I live in a word called tov.
Tov is Hebrew for good.
We throw around the word “good” quite often.
Good work, bud. Good day, sir. Good golly, Miss Molly – okay, I’m guessing that most of you don’t say that.
Tov is a different kind of good.
Tov isn’t something spoken; it’s felt.
Tov is goodness so deep, so euphoric, that it makes the stomach jittery, takes breath away, head gets a bit dizzy and sometimes tears roll down cheeks without the ability to stop them.
In the beginning, I read that the Creator described His creation –the sun and the stars, the mountains and the sea, all the creatures from small to large- as tov.
We live in tov and we are tov.
At the core, we live in goodness and we are goodness.
Yes, this is a creation that I can believe in.
Yes, my Father is tov…
Tov like the center of a cinnamon roll – the softest, sweetest bite hugged in a swirl of spice, a gooey glob of melted icing dripping down the side.
Tov like the French fry at the bottom of the pile – the one with the crisp tips and the middle saturated in grease. Does the Bible not say, “Taste and see that the Lord is good”? Go ahead; taste it.
Tov like the first warm day after a long winter – the kind of day when you slip on the sundress and sandals, letting golden rays warm your skin, the kind of warmth that makes you forget about to-do lists and work and stress.
Tov like a hug from a grandparent, an old teacher, a friend you haven’t seen in years – an embrace that you don’t quite want to get out of, because it’s been so long, or you don’t want to say goodbye.
Tov like watching your parents dance to their wedding song. Maybe they’ve forgotten the steps, or their bodies are a little less nimble than before, but as you watch, you see the love that first sparked their life-long journey together, the love that was shy and sweet and probably a little nervous, too, the love that created you.
Tov like reaching into a box of old photos and finding gems that were created long ago — ones of learning to tie shoes and bedtime stories and combing the tangles out of your hair before the first day of school. It’s the deep well of thankfulness that comes from the gift of family, by blood and by Spirit.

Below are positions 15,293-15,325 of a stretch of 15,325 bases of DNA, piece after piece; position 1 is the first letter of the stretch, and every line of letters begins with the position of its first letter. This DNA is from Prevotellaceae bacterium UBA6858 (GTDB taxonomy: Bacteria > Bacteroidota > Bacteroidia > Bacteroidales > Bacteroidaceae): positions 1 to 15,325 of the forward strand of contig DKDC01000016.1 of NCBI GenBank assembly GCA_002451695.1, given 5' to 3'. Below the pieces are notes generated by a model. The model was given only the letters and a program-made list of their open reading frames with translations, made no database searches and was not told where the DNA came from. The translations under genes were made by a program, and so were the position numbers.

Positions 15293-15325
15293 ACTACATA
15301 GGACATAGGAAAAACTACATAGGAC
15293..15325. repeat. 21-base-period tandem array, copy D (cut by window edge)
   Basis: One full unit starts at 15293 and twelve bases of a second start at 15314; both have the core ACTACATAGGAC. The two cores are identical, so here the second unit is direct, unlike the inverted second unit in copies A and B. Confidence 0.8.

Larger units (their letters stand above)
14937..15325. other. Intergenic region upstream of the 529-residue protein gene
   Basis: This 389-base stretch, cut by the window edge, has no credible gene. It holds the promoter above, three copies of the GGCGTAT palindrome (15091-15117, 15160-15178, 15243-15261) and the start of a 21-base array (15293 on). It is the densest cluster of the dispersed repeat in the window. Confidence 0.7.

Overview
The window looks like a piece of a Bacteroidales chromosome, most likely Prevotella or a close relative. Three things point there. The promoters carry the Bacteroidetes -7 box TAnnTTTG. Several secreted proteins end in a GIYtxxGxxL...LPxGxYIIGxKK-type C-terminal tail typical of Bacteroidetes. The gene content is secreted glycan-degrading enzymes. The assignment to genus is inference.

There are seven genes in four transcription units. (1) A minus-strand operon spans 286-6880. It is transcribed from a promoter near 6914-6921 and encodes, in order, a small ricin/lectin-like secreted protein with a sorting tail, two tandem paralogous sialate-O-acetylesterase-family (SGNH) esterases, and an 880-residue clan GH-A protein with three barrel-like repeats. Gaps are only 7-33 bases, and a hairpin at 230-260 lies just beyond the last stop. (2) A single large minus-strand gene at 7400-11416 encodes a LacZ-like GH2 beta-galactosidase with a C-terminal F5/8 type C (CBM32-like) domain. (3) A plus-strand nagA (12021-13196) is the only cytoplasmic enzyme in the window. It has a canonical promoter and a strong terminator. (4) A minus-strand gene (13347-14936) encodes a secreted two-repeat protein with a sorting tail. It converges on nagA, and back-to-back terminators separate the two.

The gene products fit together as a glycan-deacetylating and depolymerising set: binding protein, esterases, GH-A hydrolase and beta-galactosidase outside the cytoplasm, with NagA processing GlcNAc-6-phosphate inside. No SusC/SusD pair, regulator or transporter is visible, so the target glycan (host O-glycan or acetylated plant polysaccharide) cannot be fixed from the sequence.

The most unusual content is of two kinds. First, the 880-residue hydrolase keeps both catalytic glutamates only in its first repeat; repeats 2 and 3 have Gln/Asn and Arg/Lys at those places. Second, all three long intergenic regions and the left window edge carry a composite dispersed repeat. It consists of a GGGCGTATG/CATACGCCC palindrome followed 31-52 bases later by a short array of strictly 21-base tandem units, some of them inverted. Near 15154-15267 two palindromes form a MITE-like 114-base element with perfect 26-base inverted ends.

Tov like the gentle nudging of the Spirit, who tenderly guided me to the store this Mother’s Day to pick up a carton of strawberries and a chocolate croissant, then led me to the park where I sat in patch of fresh-cut grass. Every juicy berry, every flake of puff pastry, I enjoyed with my mom. People around me may not have been able to see her, but I sure could. I felt that tov like none other.
Tov like reaching the top of a long, steep hike with a view so expansive, so glorious, that all you can do it stop and sit and stare, thinking, ‘There is so much more in life than me.’
Moments of tov sneak up on us daily, if we open our eyes to them, if we are willing to take the risk to let tov unfold around us.
I’ve seen tov sitting next to me on the city bus – a man with eyes closed, singing Mariah Carey as if he were at the Grammys.
I’ve seen it at the farmers’ market, children dancing and clapping their hands as the man with the out-of-tune banjo plucked a tune.
I’ve seen it on muddy soccer fields and in a pool of rainwater.
I’ve seen it tucked in envelopes, in grasped hands at a gravesite, around the family table when dinner is served.
Tov exists whether I choose to believe it or not.
It can be a daily battle to pry open my human eyelids to see tov on days when it gets so heavy and dark and hard.
But I know that tov is there, like it always has been and always will be.
So I pray that, like the French fry, I can live a life that is saturated in tov. I want to trust in the goodness of my Father so much, that on any given day, whether I’m on the mountaintop or in the valley, my spirit will be soaked in His light, filling my heart with gratitude that I am even here at all.
Tov I inhale.
Tov I open every pore in my body to absorb.
Tov, Father, let me be tov in your kingdom.
For with tov at my center, nothing can shake me. Nothing.